Key to Raiders' success is in front of Derek Carr, not in or around QB



Somewhere along the line, the Raiders went from the team everybody thought could be good to a team everybody is surprised actually got good ... and is beating quality competition.

The credit in a situation like this usually falls on quarterbacks, head coaches and general managers, but a closer look at the Raiders reveals that, while Derek Carr, Jack Del Rio and Reggie McKenzie certainly deserve some accolades, the offensive line is the biggest reason for Oakland's success in 2016.

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Don’t take praise for the Raiders' unsung heroes as a knock against their quarterback. But while Carr has played well and clearly has taken a step forward from last season, any MVP buzz for him is both misplaced and premature.

Carr’s 7.19 yards per pass attempt puts him down in Case Keenum and Cody Kessler territory at No. 19 in the NFL, and many of his other bare statistics can be accounted for with the massive amounts of help he has lined up in front of him.

He is rarely pressured by NFL standards and consistently finds himself manageable third-down situations thanks to a top 10 rushing offense — again, credit to the offensive line.

Take a look at this touchdown throw on the Raiders’ first drive against Kansas City.

(NFL Game Pass)

This is three seconds into the play, and Carr has not moved around or even needed to step up in the pocket. He doesn’t even go through any sort of progression other than a glance to the left to nominally look off the defense. It’s a solid throw — especially because of the defensive holding — but it’s a throw any NFL quarterback can make with that kind of protection.

Ever heard the saying, "You get what you pay for?"

According to the salary cap gurus over at, the Raiders are spending a league-high 22.92 percent of their cap space on the offensive line.

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That’s actually the biggest percentage any team has spent on its line since Spotrac started tracking in 2013, and much of that investment came in the past two offseasons as the Raiders added center Rodney Hudson (2015) and guard Kelechi Osemele (2016). 

The moment that made the Raiders' 2016 season, however, was when the team surprised much of the NFL world by signing Osemele but then re-signing LT Donald Penn this past offseason. While many believed Osemele could’ve been an impact tackle for the Raiders' system, the Raiders eschewed spending extra money elsewhere and created a line that can thrive in any circumstance.

(NFL Game Pass)

Here’s Osemele (No. 70) in Week 6 on what will be a nondescript, six-yard run by an even-more-nondescript running back in DeAndre Washington. Now, here is where he and Kansas City’s Jaye Howard end up just moments into the play.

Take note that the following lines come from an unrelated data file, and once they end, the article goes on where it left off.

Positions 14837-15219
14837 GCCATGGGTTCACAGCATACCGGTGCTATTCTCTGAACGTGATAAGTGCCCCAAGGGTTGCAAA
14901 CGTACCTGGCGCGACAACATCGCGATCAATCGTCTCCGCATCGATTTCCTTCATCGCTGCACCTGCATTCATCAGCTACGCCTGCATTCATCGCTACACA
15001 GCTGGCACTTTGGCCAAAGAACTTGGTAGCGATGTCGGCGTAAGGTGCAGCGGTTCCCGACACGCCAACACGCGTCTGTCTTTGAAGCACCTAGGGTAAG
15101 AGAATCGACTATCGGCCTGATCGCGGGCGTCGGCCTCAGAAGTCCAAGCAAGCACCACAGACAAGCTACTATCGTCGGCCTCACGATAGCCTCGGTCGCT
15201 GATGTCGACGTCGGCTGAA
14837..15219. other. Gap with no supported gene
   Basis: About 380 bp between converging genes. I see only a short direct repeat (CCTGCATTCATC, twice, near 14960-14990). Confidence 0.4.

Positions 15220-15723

(NFL Game Pass)

That’s not opening up a lane; that’s reserving the whole darn bowling alley.

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Eventually, Howard gets pushed all the way back to the 20-yard line, which is the line bolded in black about five extra yards down the field. That’s called finishing plays, and it’s why even good defensive linemen get worn down by the Raiders over the course of four quarters. 

It’s not just Osemele, either, because here’s where the Raiders line ended up versus where it began.

(NFL Game Pass)

A six-yard run isn’t flashy, but it’s the football equivalent of a lead-off double in baseball. On its own, it doesn’t do much, but it puts a lot more pressure on the defense to be perfect for the next couple of downs, and any offense should be able to take advantage.

The Raiders also have depth on their offensive line with Austin Howard and rookie Vadal Alexander, who have both performed admirably as starters have gone down and forced the team to shift people around.

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It’s important to note that simply spending money isn’t a recipe for success. No. 3 on that list of money spent on the OL is the Vikings, who are spending more than 20 percent of their cap on the offensive line and getting about zero percent production out of them. Going down the list further, similar (yet less extreme) things could be said about the Dolphins, Bengals and even the Eagles, who have struggled at times this season.

So, if McKenzie is going to get credit, it shouldn’t just be for drafting Carr at quarterback and flanking him with talented receivers in Amari Cooper and Michael Crabtree. Instead, he should be lauded for realizing he could take something that was a strength of his team in 2015, when the Raiders had an underappreciated offensive line, and turn it into something truly special.

In true Raiders fashion, they’re also one of the most penalized teams this season, and a lot of that is due to the offensive line, which has been dinged for everything from false starts to holding and even personal fouls. It’s hard to quibble with a formula that has worked so well. If they need to play on edge to be successful, coaches won’t want them to calm down. Knowing the temperament of Penn, Osemele and others on

the line, that’s a distinct possibility.

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Then again, there’s also something to be said for the fact that this team could be on the cusp of something even greater as it finds a rhythm and gets more reps. If the O-line can find the line between intensity and penalty without so consistently going across it, it will have a ripple effect on the entire team.

It also will keep Carr in the MVP discussion and the Raiders in the playoff race.